Vin Scully: People love it when they hear me say ‘It’s time for Dodger Baseball’, but I ask you to join me in saying it’s time to end veteran homelessness.
CAMARILLO, Calif. (PRWEB)
November 07, 2021
At 94, Rose Burgess had already lost two veteran army husbands and was legally blind. Her daughter had died suddenly and soon she would have no place to live. Police Assistant Chris Dyer was on duty when Rose walked in with nowhere to go. He knew that homelessness was dangerous enough for young people, but it would be a death sentence in a few weeks for Rose. He also knew where to turn for help and immediately emailed GCVF – Gold Coast Veterans Foundationâ¦ âAll Hands On Deck! ”
The Camarillo charity, known for saving the most damaged homeless veterans, has taken action. But they quickly found that virtually any public or private agency providing housing assistance was prohibited from helping Rose. By government rules, she was wealthy enough to fend for herself.
The annual income required to afford a one-bedroom apartment in Oxnard is over $ 60,000, and Rose’s income was $ 3,300 per month. Although twenty thousand less than actual needs, it is above the government’s âlow incomeâ cut-off. Rose had also rented a Subaru for her daughter to use for shopping. She had multiple storage units and storage space for a vintage travel trailer that may have starred in a movie with Lucy and Desi. These expenses took her further away from the possibility of paying rent.
âWe have helped thousands of veterans and their families, and saved 87 from homelessness,â says GCVF Director Bob Harris; “But this is the first time we have to save a 94 year old blind widow because 12 social service agencies refused to help herâ¦ we never saw this one coming.” He adds; “Of course, the system doesn’t want to hurt people like Rose, but that income threshold was going to put her on the streets anyway.”
Saint-Vincent-de-Paul de Ventura and individual donations from police officers covered an emergency motel room, keeping Rose safe until the GCVF could find a long-term solution. They began the enormous task of condensing her storage space, finding a buyer for the trailer, finding an affordable senior’s apartment, and moving it in before the motel’s funding ran out. Case manager Donna Lockwood took Rose to Kirby Subaru in Ventura, who very graciously picked up the car without any of the typical âearly terminationâ penalties or fees.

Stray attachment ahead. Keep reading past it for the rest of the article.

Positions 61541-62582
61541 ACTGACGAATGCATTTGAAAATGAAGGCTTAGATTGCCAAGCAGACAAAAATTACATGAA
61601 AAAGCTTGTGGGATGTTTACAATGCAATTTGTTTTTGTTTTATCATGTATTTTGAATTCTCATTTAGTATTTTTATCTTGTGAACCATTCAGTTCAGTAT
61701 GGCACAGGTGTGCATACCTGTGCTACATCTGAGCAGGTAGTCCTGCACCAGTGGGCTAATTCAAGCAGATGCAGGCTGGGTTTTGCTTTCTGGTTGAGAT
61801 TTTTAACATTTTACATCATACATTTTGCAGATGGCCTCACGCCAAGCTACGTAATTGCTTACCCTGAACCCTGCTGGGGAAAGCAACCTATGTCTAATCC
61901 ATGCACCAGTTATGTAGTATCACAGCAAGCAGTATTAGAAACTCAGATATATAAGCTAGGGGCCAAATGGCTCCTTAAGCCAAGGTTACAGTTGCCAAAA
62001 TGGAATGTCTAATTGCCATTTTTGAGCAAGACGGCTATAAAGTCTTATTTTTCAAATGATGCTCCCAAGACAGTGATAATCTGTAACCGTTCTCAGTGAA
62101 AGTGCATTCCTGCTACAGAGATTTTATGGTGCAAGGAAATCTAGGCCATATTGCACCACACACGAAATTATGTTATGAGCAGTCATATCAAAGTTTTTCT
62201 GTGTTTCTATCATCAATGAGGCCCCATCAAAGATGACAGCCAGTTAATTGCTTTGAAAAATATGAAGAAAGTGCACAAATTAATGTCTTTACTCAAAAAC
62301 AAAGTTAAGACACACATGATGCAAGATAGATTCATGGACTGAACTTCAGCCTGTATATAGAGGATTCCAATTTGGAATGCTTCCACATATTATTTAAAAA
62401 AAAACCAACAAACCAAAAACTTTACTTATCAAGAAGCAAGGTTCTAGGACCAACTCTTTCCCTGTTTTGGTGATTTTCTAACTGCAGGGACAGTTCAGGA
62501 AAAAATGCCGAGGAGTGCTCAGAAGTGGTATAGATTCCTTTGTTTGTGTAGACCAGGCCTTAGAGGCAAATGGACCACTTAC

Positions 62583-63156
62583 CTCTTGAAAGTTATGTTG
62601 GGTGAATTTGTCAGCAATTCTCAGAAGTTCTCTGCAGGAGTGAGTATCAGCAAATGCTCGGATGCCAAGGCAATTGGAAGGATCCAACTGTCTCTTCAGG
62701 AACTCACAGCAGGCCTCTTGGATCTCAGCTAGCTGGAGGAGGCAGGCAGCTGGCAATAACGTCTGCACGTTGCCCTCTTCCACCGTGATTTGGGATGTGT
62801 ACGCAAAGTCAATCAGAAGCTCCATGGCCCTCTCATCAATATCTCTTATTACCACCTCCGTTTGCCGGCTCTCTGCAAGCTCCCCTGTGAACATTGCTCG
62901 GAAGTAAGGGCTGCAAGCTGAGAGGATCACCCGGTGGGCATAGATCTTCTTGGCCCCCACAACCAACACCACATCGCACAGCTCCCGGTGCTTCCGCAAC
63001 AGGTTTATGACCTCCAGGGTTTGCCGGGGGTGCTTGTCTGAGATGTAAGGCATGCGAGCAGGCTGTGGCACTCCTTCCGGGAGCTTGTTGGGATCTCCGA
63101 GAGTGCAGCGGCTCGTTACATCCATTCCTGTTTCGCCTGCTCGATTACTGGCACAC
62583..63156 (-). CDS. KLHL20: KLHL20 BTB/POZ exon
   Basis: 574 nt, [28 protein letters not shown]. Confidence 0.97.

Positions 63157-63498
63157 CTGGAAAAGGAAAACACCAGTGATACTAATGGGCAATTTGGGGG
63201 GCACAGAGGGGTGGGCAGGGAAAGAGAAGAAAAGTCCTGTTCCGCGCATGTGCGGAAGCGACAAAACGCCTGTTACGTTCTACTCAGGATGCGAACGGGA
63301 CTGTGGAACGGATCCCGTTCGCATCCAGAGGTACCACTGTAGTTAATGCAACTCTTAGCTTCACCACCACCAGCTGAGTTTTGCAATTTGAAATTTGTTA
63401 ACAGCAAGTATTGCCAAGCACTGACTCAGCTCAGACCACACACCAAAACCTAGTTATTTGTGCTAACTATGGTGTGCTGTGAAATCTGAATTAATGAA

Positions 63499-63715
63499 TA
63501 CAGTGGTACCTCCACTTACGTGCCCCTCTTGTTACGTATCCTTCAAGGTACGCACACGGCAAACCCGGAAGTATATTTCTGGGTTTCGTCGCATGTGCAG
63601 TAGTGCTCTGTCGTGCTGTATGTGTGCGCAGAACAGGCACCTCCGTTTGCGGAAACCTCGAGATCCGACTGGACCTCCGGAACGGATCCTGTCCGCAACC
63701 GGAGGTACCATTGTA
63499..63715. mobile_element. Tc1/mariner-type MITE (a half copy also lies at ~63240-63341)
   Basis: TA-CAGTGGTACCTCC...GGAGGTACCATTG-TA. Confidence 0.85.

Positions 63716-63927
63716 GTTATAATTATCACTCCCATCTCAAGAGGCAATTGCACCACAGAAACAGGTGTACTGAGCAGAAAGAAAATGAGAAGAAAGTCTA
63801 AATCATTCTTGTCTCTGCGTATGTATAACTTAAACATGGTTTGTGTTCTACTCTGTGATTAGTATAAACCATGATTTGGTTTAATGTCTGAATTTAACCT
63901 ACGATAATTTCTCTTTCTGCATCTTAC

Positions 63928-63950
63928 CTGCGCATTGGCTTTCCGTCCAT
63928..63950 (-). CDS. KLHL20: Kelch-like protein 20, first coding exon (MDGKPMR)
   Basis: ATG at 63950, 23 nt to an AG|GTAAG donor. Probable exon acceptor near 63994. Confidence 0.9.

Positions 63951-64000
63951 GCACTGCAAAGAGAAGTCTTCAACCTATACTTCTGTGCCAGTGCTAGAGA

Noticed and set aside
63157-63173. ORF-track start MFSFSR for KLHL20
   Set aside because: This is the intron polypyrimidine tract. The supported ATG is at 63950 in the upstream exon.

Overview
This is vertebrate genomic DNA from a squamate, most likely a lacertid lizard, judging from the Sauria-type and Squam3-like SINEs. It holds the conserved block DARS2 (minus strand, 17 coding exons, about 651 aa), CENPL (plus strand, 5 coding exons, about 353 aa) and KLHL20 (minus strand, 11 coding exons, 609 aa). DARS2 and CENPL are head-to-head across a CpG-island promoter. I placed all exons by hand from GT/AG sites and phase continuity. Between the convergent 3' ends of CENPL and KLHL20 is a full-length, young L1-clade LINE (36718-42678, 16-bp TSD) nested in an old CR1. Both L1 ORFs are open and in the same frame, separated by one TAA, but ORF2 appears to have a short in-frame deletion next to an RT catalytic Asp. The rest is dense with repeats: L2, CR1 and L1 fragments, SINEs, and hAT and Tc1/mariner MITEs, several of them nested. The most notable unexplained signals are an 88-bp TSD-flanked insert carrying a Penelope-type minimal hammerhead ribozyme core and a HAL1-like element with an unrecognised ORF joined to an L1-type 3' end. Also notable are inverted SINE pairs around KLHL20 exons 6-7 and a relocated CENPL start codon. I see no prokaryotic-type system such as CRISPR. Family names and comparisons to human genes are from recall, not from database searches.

Between the commercial gesture of the concession and the reduction in her monthly expenses, Rose was finally able to have housing. Rescue team leader Rafael Stoneman personally covered several urgent expenses and United Way of Ventura funded the move-in costs. GCVF was then able to install it in a retirement home with meals. After putting everything in a storage locker, they even helped sell the trailer (to another veteran’s son).
“We catch the veterans who fall through the cracks” is the slogan of the GCVF; this time they caught an elderly widow before she became homeless. âWe perform these miracles every day, but we can’t do it alone,â says Harris; âUnited Way, St. Vincent de Paul, Chris Dyer and his fellow officers, and the great people at Kirby Subaru have all come together to save Rose. We need the support of the community today to achieve the miracle of tomorrow.
At 10 a.m. on November 9, the Ventura County Oversight Council will suspend its formal board meeting to recognize the organizations that have worked together on this life-saving rescue. The rescue team, Rose Burgess, 94, and supporters of the team’s community will participate in the board meeting via teleconference from the VCCF non-profit center (4001 Mission Oaks Bl., Camarillo 93012 ). The conference call will be highlighted with a personal message from Dodgers baseball legend (and Navy veteran) Vin Scully, who is volunteering as “the voice of the veterans village, The Gold Coast Veterans Foundation’s upcoming housing and healing program for homeless veterans.
The Gold Coast Veterans Foundation provides everything to prevent or end suffering & homelessness for veterans. All services are provided free of charge. http://www.gcvf.org (805) 482-6550
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